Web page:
This is from his Mars and Its Canals (1906). I wonder if something didn't call this part of his argument into question, which is why he shaded things differently and went into more detail two years later.


Top
   
PostPosted: Mon Apr 10, 2017 4:07 am 
Offline
User avatar

Joined: Sun Jul 06, 2008 1:04 pm
Posts: 1057
Location: the Retirement Coast, NSW, Australia
Nice explanation of the "conservatory effect"!

Perhaps he reckoned that with irrigated lowlands where other had seen oceans, a humid atmosphere seemed less than likely. Do we know whether he failed to observe to clouds that others had reported?

It is interesting, and a bit disappointing, that he didn't pick up on the heat-retaining power of carbon dioxide. The science was already established in his time.

_________________
— Brett Evill

My SFRPG setting, Flat Black

© My posts on SFRPG must not be reproduced beyond the board except with explicit permission from me.


Top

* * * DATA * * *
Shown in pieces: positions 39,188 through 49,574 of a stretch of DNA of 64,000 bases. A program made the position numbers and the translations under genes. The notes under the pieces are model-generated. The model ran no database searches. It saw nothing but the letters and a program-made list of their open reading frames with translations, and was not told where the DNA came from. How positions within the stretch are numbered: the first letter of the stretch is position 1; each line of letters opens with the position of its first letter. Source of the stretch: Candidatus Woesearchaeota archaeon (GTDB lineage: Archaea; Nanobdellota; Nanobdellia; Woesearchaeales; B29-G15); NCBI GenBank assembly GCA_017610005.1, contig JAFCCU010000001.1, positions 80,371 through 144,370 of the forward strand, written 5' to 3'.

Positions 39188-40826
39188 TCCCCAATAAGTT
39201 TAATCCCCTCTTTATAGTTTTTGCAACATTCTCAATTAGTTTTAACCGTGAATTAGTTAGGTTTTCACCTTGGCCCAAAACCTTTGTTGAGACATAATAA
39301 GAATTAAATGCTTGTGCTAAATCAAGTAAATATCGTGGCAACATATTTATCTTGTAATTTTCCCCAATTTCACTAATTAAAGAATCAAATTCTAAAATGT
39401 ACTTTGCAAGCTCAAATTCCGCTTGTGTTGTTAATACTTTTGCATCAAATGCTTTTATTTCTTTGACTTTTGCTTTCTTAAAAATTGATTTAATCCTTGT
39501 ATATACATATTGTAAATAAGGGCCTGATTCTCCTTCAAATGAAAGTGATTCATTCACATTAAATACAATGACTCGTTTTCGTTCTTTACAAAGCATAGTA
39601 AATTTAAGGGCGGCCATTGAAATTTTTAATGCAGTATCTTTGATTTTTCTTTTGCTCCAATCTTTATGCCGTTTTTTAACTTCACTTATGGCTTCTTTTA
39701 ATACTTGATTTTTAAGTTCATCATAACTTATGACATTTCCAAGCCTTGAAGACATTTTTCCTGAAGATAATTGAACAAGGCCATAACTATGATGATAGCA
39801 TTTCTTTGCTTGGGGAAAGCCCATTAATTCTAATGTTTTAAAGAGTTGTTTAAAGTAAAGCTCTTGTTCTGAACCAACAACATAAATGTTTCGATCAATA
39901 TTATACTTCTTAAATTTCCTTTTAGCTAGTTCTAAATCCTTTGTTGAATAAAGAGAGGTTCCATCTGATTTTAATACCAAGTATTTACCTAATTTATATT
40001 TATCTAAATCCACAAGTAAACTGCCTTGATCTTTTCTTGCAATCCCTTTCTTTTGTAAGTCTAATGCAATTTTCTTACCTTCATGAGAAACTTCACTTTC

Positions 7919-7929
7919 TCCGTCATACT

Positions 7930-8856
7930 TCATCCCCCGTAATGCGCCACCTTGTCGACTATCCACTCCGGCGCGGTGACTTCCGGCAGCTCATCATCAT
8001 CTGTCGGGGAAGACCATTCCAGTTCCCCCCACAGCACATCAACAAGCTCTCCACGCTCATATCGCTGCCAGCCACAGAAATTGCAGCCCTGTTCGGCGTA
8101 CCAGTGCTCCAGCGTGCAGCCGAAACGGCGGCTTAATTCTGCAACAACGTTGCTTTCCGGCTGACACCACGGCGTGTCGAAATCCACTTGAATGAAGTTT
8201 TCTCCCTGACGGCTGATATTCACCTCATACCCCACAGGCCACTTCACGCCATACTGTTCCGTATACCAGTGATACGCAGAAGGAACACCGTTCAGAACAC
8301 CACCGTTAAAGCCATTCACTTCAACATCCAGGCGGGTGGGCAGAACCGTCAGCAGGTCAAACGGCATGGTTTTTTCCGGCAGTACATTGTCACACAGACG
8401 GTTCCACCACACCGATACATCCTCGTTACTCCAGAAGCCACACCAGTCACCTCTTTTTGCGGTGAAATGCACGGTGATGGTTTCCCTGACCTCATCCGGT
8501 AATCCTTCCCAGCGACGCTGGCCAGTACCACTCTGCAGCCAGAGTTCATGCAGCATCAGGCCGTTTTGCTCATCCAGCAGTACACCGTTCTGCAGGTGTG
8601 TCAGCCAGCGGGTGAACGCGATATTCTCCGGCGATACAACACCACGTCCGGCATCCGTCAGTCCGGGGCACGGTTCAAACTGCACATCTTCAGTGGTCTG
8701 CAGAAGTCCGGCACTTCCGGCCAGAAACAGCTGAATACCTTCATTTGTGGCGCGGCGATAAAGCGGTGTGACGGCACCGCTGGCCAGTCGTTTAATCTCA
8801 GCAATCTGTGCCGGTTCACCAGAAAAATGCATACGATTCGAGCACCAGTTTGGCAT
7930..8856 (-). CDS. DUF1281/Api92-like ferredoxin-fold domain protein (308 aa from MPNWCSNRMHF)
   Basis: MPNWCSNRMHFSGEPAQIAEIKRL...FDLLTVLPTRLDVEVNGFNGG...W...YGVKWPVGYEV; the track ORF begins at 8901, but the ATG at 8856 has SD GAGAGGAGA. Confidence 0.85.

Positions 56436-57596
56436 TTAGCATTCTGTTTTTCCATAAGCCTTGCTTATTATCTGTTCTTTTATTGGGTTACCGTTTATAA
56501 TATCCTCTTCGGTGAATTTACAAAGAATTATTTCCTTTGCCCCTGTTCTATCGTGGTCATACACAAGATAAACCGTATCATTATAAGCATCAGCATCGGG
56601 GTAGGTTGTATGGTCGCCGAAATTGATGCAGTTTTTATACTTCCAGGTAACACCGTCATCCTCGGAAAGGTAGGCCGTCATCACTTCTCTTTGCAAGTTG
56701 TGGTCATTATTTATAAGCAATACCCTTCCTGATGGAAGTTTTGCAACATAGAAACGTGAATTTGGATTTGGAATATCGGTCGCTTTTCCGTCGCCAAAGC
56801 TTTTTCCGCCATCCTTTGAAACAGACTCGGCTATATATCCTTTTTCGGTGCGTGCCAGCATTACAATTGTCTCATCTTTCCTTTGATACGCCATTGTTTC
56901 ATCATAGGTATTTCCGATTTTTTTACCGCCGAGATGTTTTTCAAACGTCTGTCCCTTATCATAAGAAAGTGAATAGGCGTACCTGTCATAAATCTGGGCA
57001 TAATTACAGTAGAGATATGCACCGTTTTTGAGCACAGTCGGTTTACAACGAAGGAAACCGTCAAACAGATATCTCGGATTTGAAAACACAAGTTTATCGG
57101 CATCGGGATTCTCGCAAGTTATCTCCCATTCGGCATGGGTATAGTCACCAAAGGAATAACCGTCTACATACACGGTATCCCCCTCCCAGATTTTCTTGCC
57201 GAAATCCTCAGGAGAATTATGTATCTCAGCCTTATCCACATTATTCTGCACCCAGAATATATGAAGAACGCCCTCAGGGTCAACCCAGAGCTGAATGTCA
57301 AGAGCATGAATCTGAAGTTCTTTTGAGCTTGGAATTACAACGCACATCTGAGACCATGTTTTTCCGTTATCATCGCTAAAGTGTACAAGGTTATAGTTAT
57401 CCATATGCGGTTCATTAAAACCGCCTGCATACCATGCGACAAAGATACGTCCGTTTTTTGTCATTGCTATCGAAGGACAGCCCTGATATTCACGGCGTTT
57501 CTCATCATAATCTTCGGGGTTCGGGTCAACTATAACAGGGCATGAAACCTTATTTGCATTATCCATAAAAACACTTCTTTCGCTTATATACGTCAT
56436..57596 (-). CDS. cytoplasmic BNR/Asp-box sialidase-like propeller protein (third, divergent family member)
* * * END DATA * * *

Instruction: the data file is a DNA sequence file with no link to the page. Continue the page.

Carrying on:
PostPosted: Mon Apr 10, 2017 1:41 pm 
Offline

Joined: Tue Aug 12, 2008 1:16 pm
Posts: 227
He saw clouds, but only as a vague fuzziness near the poles in spring. That's where the "99% cloud-free" figure comes from. I'm guessing dust storms (if any) were interpreted as some other kind of change.


Top
   
Display posts from previous:  Sort by  
Post new topic  Reply to topic  [ 16 posts ]  Go to page Previous 1 2

All times are UTC


Who is online

Users browsing this forum: No registered users and 1 guest


You cannot post new topics in this forum
You cannot reply to topics in this forum
You cannot edit your posts in this forum
You cannot delete your posts in this forum
You cannot post attachments in this forum

Search for:
Jump to:  
cron
Powered by phpBB® Forum Software © phpBB Limited